Life in Public

What Sparks Poetry is a new, serialized feature in which we invite poets to explore experiences and ideas that spark new poems. In the newest series, Life in Public, we ask our editors to examine how poetry speaks to different aspects of public experience.

What does it mean to say that a poet is, as C. D. Wright has put it, “one with others”? What is poetry’s place in the public sphere today, of all times? How has life in that sphere been expressed in poems? Is all published poetry public speech? What is a private poem? What is occasional poetry? What is political poetry?

With questions such as these in mind, we asked each of our editors to select a poem written by another poet that addresses an aspect of public experience—that celebrates, historicizes, memorializes, critiques, questions, or subtly references its public element—and to write about what interests and inspires them about that poem.

We are excited to present to you the resulting sixteen meditations on the private and the public, and how the intersection of these states sometimes results in poetry.

Brian Teare on Forcing the State to Remember

The mind of the state is pure paperwork, a complex network of ledgers, lists, reports, and correspondence. With its deep cache of data and document, the state could remember almost anything, but what it chooses to remember often reflects only its tremendous narcissism, its investment in perpetuating carefully chosen images of itself. These days it seems the state will remember almost nothing outside of the oft-told stories that justify its continued rule; it calls upon its powerful, vast, and highly detailed memory mostly to reinforce narratives that continue to consolidate and reify its own power. And yet, as Natalie Harkin’s Archival Poetics powerfully reminds us, the mind of the state can be made to remember what it’s strategically chosen to forget. 

A self-described “Narungga woman and activist-poet from South Australia,” Harkin delves into Aboriginal Affairs records in an attempt to decolonize its archives, to take back from the state the traces of ancestral voices and lives it has stolen. Harkin’s work casts “a small spotlight on the state, its institutions/ systems/ processes, that generate particular fantasy-discourses and representations on histories, on people: that actively silence/ suppress/ exclude indigenous voice and agency.” Her research proves the state in fact remembers the smallest bureaucratic details of white supremacist policies designed to carefully and relentlessly subjugate and surveil indigenous people. Her poems, photographs, and sculptures literally wrest language from the state in order to tell stories that its archons first meticulously record and then later suppress and “forget.”  

In using the state’s archive against itself, in forcing the state to remember its many forms of violence against indigenous people, in releasing ancestral voices from their archival confines, Harkin counters oppression with “infinite ways to imagine/ infinite possibilities to/ transform/ beyond this colonial-archive-box.” Her inventive and necessary interventions into Aboriginal Affairs records offer back to the state its own language not as a narcissistic exercise in nation-building but rather as an indictment of its alleged successes: first, at colonization, and then, at suppressing both its own memories of violence and the voice, memory, and agency of indigenous people.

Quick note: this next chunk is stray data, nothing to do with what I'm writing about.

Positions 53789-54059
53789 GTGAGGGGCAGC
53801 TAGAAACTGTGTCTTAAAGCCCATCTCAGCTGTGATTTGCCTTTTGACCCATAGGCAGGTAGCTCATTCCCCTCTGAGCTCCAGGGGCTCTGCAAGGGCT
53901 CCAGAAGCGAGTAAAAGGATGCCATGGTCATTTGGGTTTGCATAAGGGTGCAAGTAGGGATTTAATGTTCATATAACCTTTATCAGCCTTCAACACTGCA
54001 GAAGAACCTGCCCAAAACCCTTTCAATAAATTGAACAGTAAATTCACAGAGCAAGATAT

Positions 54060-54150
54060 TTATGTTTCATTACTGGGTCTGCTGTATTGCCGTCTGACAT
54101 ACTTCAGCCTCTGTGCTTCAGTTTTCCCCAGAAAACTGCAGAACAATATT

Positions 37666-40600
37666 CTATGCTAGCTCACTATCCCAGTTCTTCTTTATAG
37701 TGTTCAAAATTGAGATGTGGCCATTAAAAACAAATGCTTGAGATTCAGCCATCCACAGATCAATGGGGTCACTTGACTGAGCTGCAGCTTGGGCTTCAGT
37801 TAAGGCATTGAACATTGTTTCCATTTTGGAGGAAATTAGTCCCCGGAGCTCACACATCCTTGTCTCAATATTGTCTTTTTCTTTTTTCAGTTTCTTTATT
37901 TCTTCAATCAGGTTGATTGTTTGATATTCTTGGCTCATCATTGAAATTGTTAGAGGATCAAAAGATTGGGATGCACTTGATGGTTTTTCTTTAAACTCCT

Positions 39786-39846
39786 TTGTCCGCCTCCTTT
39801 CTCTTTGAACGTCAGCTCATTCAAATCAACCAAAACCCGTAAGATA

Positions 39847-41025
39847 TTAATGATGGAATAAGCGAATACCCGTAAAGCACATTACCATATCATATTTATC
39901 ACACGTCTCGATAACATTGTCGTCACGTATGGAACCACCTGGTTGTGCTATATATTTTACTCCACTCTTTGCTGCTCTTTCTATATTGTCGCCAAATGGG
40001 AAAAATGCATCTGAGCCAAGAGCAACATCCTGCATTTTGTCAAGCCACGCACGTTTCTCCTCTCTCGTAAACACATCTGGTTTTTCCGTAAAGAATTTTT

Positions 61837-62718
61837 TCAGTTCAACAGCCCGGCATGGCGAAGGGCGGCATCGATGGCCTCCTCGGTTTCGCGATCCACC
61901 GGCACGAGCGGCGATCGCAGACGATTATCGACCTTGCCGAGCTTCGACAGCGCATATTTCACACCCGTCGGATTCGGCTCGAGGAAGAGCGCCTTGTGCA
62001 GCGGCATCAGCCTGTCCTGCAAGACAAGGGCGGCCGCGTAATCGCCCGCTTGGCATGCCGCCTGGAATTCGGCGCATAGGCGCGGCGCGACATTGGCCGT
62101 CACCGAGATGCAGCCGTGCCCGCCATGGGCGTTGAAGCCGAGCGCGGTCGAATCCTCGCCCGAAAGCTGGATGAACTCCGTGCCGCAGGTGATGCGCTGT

In the moving texts “A Basket to Haunt” and “I Weave Back to You,” Harkin details the process of literally reclaiming the words of “our grandmothers” from the archives in which they’ve been trapped. The accompanying photos document how she separates out their words from those of the archons, tearing and shredding before ultimately weaving a basket that can both “carry the load a bit lightly” and “haunt.” Taken together, Harkin’s decolonizing texts and images make the state do the work of incriminating itself, its meticulous memory offering damning and ample evidence of its crimes. With each phrase torn out of and reclaimed from the state’s papers, Harkin releases and weaves stolen words back into indigenous memory.

Writing Prompt

In North America, poets as different as M. NourbeSe Philip, Layli Long Soldier, and Solmaz Sharif have also created poems by appropriating texts assembled, written, or generated by the state’s archons and institutions. Often proceeding through a combination of erasure and collage, books like Zong!, Whereas, and Look trick the state’s language into revealing the violence that is perhaps its truest meaning.

Your assignment is:  1) to locate the text of a single law or policy that does direct or indirect violence to you or to people, places, and/or species you love; and 2) to engage with its language through appropriation, erasure, collage, and any other procedure that allows you to inhabit its texture – its diction and syntax – and to torque its semantic surface until it reveals the state’s latent intentions and policy’s real-world consequences. 

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Brian Teare

Brian Teare

Brian Teare is the author of five critically acclaimed books, most recently Companion Grasses, which was a finalist for the Kingsley Tufts Award, and The Empty Form Goes All the Way to Heaven. His sixth book, Doomstead Days, will be out from Nightboat Books in April 2019. His honors include a Lambda Literary Award and fellowships from the NEA, the Pew Foundation, the American Antiquarian Society, and the MacDowell Colony. An Associate Professor at the University of Virginia, he lives in Charlottesville, where he makes books by hand for his micropress, Albion Books. More at